By Dawson Whitfield – CEO & Co-Founder of Logojoy.com
Wave is excited to announce that we’re partnering with Logojoy, an online logo maker that automates design for small businesses. As a Wave customer, you’ll see an exclusive $10 credit at checkout when you purchase a logo and get files optimized for your Wave invoices.
As a solopreneur or small startup, you may think you don’t need a logo or that it’s not worth the investment.
But there’s a lot to be said for putting a visual on what you’re doing, whether it’s testing your concept, servicing a steady stream of clients, or diversifying your offerings.
And while doing amazing work is the number one thing that’ll help you get new clients and referrals, you can think of a logo as a cheerleader for your business, adding value and boosting your visibility in the eyes of prospects and customers.
Here’s how a logo can increase your business:
1. It provides identity and personality.
Everyone knows how important first impressions are. But think about how much more important they are when you’re not meeting someone face-to-face, or if they’re finding your business through a Google search.
Without a friendly smile or confident handshake to sway people, a logo communicates your brand values and personality through fonts, icons, colors, and messaging. It also helps you appeal to your target audience. If you’re after a more serious crowd, trustworthy blues and greys are a good choice. If you’re in a more creative industry, you can use brighter colors or a playful icon.
As the expression goes, “people buy on emotion and justify with logic.” A logo can set you apart from the competition and drive more attention to your website, social media channels, or business cards.
2. It makes you look professional.
Aside from personality, one of the immediate benefits of a logo is that it boosts your professional image. Yes, you can create marketing materials without a logo. But think of the real estate in the top left corner of your website or the blank space on your business card that’s calling out for branding (not to mention the T-shirt you could be wearing when you’re out at a coffee shop).
By putting a good-looking logo on all your customer-facing assets, you’re building positive public perception, credibility, and trust — in fact, when a business sends an invoice with a logo, repeat purchases increase by 15%.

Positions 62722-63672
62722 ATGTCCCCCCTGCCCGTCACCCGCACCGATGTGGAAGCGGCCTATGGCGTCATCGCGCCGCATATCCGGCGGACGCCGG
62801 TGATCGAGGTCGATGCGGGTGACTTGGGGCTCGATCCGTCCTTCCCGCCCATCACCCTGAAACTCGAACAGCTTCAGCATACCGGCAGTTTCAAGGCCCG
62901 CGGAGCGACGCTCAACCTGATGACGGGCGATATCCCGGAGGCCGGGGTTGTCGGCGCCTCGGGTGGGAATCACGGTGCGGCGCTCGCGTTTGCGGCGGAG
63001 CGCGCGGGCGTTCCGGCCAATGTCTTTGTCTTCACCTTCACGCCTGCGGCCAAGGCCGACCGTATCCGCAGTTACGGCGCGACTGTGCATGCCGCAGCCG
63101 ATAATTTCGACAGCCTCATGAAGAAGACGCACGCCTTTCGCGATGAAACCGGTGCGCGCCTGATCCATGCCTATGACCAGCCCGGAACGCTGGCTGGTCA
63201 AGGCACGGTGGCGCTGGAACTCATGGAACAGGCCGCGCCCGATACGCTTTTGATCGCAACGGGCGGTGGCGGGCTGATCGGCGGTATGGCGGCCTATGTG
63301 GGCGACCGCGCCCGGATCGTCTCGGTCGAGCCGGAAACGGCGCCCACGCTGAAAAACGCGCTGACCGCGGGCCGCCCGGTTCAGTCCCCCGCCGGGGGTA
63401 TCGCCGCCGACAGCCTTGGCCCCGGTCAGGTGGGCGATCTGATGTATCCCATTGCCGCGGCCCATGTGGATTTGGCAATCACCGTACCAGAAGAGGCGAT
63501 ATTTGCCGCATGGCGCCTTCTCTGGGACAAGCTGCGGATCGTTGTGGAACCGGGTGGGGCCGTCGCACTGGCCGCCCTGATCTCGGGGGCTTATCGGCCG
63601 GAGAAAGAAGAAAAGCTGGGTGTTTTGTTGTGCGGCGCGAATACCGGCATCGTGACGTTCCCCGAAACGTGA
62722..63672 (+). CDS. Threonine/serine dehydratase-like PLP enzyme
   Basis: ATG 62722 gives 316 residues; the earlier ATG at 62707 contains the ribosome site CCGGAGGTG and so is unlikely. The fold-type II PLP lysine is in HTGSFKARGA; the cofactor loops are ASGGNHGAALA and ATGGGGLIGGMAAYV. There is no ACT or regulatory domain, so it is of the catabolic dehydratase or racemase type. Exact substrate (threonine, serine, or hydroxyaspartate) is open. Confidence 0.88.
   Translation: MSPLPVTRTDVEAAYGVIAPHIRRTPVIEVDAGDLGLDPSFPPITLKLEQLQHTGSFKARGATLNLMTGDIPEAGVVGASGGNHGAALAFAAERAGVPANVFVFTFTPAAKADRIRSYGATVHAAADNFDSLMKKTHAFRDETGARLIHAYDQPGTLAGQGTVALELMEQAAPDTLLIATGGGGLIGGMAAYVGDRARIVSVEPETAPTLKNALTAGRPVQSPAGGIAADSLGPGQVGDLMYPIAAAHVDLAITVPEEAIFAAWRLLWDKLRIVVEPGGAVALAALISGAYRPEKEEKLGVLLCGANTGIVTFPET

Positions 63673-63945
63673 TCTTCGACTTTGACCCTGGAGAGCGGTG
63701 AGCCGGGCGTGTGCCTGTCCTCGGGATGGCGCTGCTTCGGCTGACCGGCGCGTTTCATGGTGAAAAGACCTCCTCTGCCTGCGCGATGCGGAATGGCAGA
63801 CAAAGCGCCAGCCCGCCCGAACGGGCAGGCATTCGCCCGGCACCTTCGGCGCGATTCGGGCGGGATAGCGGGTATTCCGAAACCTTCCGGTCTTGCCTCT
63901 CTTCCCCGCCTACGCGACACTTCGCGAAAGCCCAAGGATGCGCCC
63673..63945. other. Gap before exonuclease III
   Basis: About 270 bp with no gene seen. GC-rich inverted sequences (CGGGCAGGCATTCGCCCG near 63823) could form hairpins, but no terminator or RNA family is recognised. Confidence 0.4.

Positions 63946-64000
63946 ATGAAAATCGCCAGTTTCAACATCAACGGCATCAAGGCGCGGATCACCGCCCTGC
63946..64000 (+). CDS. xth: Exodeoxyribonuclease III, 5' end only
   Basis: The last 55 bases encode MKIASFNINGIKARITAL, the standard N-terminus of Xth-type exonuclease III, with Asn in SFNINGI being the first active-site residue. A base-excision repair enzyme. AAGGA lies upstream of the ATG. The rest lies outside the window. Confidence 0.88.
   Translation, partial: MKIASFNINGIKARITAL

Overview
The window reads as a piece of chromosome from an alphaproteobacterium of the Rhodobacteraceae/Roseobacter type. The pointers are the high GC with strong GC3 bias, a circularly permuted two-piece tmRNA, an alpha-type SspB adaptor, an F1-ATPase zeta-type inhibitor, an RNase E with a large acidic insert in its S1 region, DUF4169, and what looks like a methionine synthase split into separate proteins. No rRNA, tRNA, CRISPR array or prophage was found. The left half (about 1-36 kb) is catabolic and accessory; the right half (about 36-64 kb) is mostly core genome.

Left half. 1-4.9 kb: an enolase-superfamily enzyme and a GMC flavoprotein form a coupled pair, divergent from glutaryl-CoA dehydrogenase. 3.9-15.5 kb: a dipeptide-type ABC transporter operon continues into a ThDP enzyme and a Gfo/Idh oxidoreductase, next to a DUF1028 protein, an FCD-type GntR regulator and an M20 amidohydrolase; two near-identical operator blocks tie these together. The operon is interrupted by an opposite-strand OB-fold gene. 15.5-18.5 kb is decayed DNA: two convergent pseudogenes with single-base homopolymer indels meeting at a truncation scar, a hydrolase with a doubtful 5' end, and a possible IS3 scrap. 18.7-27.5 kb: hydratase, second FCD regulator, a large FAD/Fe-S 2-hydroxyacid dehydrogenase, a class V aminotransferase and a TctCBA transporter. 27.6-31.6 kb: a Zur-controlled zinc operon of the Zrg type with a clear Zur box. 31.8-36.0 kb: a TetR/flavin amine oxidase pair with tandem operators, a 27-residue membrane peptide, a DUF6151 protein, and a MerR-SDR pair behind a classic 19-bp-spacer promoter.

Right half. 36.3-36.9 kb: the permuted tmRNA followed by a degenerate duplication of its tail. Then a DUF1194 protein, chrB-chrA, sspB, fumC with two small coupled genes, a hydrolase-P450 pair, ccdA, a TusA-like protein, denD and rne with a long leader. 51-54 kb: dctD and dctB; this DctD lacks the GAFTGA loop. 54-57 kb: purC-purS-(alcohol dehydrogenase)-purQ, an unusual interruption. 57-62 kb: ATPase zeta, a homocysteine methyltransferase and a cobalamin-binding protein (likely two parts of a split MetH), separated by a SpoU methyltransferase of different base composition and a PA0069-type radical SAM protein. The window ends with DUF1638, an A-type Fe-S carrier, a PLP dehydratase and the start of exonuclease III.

And because it’s easier to keep an existing customer than acquire a new one, the more memorable an impression you can leave, the stronger and more sustainable your business will be.
3. It sets you up for all your future branding efforts.
Good news! After you’ve finalized a logo design, another big branding decision is taken care of: the exact colors and fonts your business will use, which you can apply to your website and other marketing materials. (Tip: You’ll want to stick to 3-5 colors to keep things simple and memorable).
Not only will the codified set of brand guidelines you get with your logo make design decisions easy, but the visual consistency will boost your “brand juice” as you grow. Guidelines are also something you can share with others who end up doing work for your business.
If you’re still on the fence about getting a logo, ponder this: How many times have you forgotten the name of something, but can describe how it looks? A logo is a proven way to capture attention, build credibility, and set the foundation for brand-building. The best part? It will only increase in impact as your business and reputation grow.
Dawson Whitfield is the founder and CEO of Logojoy, an online tool that uses artificial intelligence to design beautiful, custom logos. Dawson founded Logojoy after experiencing frustration creating logos for clients, thinking there must be a better way. He now runs the daily operations of the rapidly growing startup.
The information and tips we’re sharing in this article are meant to be a starting point for your year-end tax prep, so you can be informed and feel confident when working with your accountant. Be sure to check with a tax expert in your country or region for any specific advice you need, as each business (and tax district) is different. As our lawyers would say: “This article is for informational purposes only. It should not be considered legal or financial advice.”